Criticism Essay

Don Quixote or the Art of Becoming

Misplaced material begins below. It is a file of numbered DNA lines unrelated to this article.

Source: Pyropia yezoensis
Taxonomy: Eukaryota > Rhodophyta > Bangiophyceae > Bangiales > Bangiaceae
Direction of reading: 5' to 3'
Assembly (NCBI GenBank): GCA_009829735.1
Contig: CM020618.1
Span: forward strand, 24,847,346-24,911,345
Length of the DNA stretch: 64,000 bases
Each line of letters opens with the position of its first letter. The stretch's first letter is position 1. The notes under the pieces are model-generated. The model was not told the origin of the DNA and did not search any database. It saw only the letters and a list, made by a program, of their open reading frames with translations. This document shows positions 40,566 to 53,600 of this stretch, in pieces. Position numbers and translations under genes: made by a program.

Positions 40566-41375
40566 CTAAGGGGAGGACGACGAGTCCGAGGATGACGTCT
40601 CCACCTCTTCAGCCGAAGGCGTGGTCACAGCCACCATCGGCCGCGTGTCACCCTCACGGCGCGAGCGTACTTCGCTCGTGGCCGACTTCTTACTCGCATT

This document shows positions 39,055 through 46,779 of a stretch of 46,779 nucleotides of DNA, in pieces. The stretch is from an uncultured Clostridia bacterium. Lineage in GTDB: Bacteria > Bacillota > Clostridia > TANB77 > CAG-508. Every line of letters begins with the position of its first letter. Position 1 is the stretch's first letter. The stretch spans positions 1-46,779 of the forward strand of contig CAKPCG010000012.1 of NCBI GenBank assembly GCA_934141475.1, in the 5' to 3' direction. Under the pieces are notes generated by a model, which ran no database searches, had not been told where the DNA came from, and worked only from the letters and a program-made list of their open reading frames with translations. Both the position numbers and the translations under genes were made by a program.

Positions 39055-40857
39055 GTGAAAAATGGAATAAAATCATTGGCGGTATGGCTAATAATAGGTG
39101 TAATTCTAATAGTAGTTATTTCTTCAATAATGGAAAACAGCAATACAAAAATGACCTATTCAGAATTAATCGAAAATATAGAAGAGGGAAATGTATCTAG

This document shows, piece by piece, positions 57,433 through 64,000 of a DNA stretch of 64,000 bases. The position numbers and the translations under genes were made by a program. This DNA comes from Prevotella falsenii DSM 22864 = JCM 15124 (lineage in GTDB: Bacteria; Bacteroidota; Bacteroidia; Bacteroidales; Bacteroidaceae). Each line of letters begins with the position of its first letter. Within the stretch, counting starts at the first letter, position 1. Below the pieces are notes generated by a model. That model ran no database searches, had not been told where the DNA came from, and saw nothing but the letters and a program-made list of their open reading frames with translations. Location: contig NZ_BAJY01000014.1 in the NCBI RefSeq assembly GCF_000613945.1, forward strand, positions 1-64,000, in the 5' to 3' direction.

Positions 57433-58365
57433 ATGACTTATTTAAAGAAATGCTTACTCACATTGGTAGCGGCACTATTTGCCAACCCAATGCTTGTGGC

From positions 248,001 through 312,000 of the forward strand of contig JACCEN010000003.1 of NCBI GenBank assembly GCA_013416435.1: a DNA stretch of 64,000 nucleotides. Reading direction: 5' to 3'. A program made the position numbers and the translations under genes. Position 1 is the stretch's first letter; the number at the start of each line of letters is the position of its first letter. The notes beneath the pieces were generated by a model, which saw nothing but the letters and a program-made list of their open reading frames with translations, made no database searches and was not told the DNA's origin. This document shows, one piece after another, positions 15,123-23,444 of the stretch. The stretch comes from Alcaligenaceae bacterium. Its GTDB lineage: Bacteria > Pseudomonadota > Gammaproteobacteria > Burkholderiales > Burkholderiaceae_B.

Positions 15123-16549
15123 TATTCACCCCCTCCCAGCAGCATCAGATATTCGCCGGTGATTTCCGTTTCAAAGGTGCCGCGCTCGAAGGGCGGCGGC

Becoming, not being, is what the Novel as an art form is all about, and that is why we regard Don Quixote as the first modern fictional hero. In epic poems, in tragedies, the task of the hero is to fulfill his destiny, to act out the deeds he was born to perform. The hero is meant to accomplish a foretold identity: Achilles was already himself in the cradle, and Ulysses could not help being smart and cunning. The same can be said about some beloved characters in popular fiction. Sherlock Holmes is fixed forever in his unchanging analytical intelligence, in his cold detachment from ordinary human passions. He never seems to learn anything new at the end of each adventure, and a devoted reader will search in vain for any information concerning those obscure times in which the detective would still have been honing his skills, learning the tricks of his trade. And neither does Dr. Watson seem to learn very much from being close to his friend and master. But we love Sherlock Holmes’s stories precise­ly because both characters and situations never evolve into something different; and the moment we read the first paragraph in one of these otherwise beautifully written tales we find ourselves walking familiar ground. As we are subject to chance and change, we love the reassurance of an imaginary world where everything is perpetually unchanging, and we are allowed an immediate feeling of recognition. As Umberto Eco once wrote, we don’t read murder mysteries and detective stories to be taken by surprise, but to confirm once again what we already know: the fact that Dr. Watson is as dumb and warm hearted as Holmes is smart and detached; that the mystery, weird and even supernatural as it may seem, will eventually turn out to have a rational explanation. Our love of fiction was born and nurtured in our childhood, and children like repetition as much as they expect to be mesmerized by a good story. But then as we grow older or wiser, or more sophisticated, or simply more restless, we demand something new both from life and from fiction.